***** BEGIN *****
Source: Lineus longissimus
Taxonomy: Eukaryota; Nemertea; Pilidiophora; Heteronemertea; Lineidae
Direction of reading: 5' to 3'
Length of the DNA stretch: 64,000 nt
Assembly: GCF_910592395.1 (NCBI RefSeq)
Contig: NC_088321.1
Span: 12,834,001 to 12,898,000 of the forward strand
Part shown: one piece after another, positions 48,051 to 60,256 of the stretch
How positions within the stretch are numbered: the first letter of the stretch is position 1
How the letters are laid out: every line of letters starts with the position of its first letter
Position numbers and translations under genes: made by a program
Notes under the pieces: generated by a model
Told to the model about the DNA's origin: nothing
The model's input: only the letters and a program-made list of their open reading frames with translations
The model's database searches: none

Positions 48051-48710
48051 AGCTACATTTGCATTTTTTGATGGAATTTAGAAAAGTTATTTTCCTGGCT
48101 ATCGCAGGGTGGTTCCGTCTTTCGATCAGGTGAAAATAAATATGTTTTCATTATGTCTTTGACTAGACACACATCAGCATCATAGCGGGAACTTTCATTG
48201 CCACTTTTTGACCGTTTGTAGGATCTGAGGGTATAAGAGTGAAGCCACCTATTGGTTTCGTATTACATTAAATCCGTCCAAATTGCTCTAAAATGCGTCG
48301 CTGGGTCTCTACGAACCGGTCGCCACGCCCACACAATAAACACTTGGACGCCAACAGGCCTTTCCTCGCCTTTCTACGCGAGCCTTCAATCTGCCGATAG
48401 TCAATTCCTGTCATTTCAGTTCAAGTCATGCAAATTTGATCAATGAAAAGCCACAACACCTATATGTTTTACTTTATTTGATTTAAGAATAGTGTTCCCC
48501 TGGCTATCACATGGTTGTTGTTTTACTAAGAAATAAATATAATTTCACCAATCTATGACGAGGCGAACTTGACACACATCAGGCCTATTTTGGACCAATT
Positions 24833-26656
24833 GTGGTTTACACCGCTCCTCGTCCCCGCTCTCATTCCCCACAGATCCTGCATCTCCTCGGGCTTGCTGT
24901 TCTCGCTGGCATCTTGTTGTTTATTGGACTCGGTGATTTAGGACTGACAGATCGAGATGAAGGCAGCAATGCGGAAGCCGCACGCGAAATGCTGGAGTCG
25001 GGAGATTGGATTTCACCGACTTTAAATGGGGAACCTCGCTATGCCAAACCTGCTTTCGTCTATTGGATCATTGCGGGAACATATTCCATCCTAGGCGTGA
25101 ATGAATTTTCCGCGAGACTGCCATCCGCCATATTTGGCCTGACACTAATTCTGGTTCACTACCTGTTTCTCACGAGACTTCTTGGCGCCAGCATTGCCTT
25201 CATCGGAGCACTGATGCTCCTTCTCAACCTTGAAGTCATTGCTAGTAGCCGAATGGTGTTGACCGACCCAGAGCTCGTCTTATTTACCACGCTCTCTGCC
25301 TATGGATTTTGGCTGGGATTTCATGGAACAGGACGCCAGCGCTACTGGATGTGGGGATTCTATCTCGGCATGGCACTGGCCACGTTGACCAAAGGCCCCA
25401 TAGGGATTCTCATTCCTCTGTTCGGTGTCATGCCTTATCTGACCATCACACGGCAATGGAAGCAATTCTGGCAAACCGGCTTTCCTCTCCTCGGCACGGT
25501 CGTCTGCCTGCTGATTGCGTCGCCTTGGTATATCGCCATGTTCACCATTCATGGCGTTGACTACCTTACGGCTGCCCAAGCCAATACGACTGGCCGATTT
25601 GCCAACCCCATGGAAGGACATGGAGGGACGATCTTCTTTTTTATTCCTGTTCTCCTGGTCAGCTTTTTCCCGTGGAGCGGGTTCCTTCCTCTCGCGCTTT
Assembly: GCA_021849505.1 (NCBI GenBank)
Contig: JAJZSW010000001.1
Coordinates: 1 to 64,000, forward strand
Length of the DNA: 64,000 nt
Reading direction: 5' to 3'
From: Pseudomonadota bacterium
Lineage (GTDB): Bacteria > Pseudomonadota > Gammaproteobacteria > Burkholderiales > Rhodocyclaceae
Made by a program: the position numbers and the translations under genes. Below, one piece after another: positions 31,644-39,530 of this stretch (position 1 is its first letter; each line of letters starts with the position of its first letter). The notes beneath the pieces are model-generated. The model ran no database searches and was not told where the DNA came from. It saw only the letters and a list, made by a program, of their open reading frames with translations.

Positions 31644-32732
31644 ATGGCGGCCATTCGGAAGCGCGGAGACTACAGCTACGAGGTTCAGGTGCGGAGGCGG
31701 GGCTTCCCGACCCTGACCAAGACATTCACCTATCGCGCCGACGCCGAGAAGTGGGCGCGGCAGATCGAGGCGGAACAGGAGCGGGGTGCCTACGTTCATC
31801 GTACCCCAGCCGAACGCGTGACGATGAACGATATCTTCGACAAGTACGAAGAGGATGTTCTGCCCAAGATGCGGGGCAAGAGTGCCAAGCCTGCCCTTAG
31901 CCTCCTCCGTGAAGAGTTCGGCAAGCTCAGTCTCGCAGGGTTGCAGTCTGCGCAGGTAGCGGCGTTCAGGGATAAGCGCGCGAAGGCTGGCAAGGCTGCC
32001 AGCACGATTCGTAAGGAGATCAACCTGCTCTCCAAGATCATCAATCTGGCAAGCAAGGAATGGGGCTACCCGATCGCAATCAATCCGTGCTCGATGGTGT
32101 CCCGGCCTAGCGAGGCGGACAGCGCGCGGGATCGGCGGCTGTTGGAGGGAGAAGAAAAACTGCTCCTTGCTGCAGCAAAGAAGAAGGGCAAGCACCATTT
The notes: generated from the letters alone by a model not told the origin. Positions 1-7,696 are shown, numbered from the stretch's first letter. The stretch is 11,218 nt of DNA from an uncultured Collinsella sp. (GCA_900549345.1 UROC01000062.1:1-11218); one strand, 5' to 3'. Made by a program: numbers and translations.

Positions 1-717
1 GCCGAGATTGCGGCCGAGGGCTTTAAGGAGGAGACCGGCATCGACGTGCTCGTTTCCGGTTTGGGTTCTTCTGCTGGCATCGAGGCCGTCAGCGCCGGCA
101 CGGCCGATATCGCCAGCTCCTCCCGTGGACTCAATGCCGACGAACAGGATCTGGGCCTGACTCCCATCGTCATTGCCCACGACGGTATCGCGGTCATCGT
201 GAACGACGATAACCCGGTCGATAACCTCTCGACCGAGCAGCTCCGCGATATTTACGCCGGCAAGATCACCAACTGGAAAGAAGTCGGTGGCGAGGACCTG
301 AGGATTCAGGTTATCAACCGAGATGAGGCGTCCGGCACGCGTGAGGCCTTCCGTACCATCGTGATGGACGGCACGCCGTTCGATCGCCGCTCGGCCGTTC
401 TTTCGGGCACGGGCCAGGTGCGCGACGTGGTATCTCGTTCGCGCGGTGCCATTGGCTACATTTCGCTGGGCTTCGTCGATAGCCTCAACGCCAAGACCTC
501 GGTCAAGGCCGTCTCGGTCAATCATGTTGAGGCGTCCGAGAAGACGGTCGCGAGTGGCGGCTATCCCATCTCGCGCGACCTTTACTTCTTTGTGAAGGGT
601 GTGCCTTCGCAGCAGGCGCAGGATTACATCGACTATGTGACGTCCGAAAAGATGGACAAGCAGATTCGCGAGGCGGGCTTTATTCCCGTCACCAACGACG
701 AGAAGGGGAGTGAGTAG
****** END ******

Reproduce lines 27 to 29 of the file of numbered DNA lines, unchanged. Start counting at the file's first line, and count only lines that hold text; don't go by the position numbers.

25101 ATGAATTTTCCGCGAGACTGCCATCCGCCATATTTGGCCTGACACTAATTCTGGTTCACTACCTGTTTCTCACGAGACTTCTTGGCGCCAGCATTGCCTT
25201 CATCGGAGCACTGATGCTCCTTCTCAACCTTGAAGTCATTGCTAGTAGCCGAATGGTGTTGACCGACCCAGAGCTCGTCTTATTTACCACGCTCTCTGCC
25301 TATGGATTTTGGCTGGGATTTCATGGAACAGGACGCCAGCGCTACTGGATGTGGGGATTCTATCTCGGCATGGCACTGGCCACGTTGACCAAAGGCCCCA